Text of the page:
Patricia Wright’s path to becoming a primatologist is anything but typical. It all started 50 years ago when she was working as a social worker. She was simply trying to find a solution for her owl monkey that would get upset when she and her husband went out at night leaving the nocturnal creature home alone.
“This was the 60’s with lots of great performers like Jimi Hendrix. It was either stay home every night and miss some great concerts or find him a friend,” said Wright.
Her first trip to South America to find her owl monkey a friend opened her world to the study of primates. After that, there was no monkeying around — she was hooked.
Her studies may have started with owl monkeys, but Wright is best known for her work with lemurs. Wright, director at the Institute for the Conservation of Tropical Environments at Stony Brook University and founder of the Centre ValBio in Madagascar, has worked to transform Madagascar’s park system and has championed the survival of the nation’s most famous animals – the lemurs. This is why Wright was selected as one of the six 2012 Indianapolis Prize finalists.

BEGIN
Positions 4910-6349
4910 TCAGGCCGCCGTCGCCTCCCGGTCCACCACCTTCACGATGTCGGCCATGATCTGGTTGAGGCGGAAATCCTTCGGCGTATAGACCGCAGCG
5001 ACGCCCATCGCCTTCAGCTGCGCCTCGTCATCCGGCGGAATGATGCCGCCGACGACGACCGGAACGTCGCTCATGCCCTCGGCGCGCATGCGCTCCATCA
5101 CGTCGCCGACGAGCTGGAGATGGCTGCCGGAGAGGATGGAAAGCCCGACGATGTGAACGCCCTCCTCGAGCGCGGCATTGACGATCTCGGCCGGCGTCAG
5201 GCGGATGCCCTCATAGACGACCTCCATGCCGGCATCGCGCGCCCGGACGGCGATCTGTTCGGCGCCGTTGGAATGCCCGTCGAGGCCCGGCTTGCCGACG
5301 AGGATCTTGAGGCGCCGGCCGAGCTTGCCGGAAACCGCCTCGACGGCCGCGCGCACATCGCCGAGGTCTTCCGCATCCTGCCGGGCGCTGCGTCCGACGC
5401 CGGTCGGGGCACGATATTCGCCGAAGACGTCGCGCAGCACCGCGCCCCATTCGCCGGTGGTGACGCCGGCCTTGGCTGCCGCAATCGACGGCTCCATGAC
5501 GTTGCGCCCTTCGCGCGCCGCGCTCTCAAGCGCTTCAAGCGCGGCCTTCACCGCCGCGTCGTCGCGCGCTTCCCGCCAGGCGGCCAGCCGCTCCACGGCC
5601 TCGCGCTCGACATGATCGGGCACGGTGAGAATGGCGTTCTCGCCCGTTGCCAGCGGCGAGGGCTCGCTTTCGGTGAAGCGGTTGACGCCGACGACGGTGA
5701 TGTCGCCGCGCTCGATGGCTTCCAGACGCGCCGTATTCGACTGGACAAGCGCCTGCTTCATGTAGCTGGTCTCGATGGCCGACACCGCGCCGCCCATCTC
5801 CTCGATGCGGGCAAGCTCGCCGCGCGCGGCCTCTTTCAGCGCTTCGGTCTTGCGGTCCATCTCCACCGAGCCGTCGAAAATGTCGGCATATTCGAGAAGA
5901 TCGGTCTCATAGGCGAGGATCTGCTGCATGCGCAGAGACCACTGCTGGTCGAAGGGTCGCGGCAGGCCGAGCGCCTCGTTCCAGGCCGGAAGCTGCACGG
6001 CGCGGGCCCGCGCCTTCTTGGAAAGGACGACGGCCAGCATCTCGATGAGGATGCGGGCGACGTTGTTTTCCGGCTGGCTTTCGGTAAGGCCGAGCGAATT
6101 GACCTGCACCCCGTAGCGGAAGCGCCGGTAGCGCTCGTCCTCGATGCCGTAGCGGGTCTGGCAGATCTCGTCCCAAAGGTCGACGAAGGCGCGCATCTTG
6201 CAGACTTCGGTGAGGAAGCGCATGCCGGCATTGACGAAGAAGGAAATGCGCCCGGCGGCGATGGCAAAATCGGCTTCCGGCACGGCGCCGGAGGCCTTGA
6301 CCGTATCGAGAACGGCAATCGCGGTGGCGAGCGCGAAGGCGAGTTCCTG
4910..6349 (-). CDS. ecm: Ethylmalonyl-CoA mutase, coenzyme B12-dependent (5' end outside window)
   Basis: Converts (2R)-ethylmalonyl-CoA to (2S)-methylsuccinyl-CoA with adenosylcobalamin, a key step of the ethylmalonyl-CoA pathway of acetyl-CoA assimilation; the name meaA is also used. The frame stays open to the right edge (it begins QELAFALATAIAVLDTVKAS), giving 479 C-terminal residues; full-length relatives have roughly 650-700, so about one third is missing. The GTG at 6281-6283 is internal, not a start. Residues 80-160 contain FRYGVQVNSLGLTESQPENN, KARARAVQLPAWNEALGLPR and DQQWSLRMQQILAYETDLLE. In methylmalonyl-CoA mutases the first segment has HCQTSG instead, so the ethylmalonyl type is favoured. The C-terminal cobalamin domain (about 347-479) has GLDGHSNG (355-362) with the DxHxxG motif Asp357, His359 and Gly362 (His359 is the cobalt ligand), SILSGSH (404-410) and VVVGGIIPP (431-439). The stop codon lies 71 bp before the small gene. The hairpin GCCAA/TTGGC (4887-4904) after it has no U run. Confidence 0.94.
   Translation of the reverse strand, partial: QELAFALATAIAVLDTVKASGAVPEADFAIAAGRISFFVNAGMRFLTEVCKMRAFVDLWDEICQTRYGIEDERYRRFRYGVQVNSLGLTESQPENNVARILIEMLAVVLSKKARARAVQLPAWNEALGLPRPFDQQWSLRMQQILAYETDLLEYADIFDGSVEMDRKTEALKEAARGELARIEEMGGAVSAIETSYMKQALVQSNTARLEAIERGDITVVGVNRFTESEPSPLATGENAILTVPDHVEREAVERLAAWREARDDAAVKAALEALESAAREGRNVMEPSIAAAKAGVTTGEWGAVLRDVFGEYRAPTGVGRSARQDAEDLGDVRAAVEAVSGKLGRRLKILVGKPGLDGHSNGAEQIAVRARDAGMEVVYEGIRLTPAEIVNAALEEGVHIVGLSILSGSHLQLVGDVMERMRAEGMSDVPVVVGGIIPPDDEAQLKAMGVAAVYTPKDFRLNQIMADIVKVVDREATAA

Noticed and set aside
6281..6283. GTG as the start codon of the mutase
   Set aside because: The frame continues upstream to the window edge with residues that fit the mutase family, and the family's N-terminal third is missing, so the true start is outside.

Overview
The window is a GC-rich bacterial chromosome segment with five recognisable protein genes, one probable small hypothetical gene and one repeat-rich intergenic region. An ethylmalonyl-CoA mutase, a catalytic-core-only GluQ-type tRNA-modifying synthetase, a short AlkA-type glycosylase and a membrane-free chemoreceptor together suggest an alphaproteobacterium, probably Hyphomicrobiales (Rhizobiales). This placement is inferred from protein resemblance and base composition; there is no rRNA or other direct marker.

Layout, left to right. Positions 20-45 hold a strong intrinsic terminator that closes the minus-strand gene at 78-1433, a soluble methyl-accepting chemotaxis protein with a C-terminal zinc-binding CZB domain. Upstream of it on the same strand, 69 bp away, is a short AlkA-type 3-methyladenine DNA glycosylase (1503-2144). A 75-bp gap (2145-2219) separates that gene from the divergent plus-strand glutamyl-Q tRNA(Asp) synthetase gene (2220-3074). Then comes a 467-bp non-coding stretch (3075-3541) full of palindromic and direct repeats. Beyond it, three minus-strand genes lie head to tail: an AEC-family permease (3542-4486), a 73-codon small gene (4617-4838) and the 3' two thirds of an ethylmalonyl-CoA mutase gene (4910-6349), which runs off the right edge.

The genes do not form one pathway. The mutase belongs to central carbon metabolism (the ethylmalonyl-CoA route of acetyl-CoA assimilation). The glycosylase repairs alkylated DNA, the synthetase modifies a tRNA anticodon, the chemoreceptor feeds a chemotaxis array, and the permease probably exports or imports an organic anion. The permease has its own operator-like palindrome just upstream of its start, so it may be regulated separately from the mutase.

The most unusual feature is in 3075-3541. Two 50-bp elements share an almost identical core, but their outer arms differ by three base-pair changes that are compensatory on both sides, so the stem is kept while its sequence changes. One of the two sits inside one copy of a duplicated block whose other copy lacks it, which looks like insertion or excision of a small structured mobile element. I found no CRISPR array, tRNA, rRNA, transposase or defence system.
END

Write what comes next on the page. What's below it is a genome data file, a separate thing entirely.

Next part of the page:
“Madagascar is a place so special, with so many unique species, that it feels like another world. But it is one in the gravest peril, with so many species on the edge of oblivion and one woman stands out as its savior – Pat Wright,” said Stuart Pimm, conservation ecology professor at Duke University.
Nearly all of Madagascar’s forests have disappeared since mankind’s arrival, and this trend was about to continue when Wright discovered the unknown golden bamboo lemur’s habitat was about to be destroyed in 1986.
She knew local support was crucial, so she spent months visiting communities, building relationships with elders, and collecting data on their needs. She was told if she raised the funds, the government would create a national park in order to save the species, and that’s exactly what she did.
Since that time, Wright has become internationally known as a leading expert on lemurs and landscape conservation in Madagascar.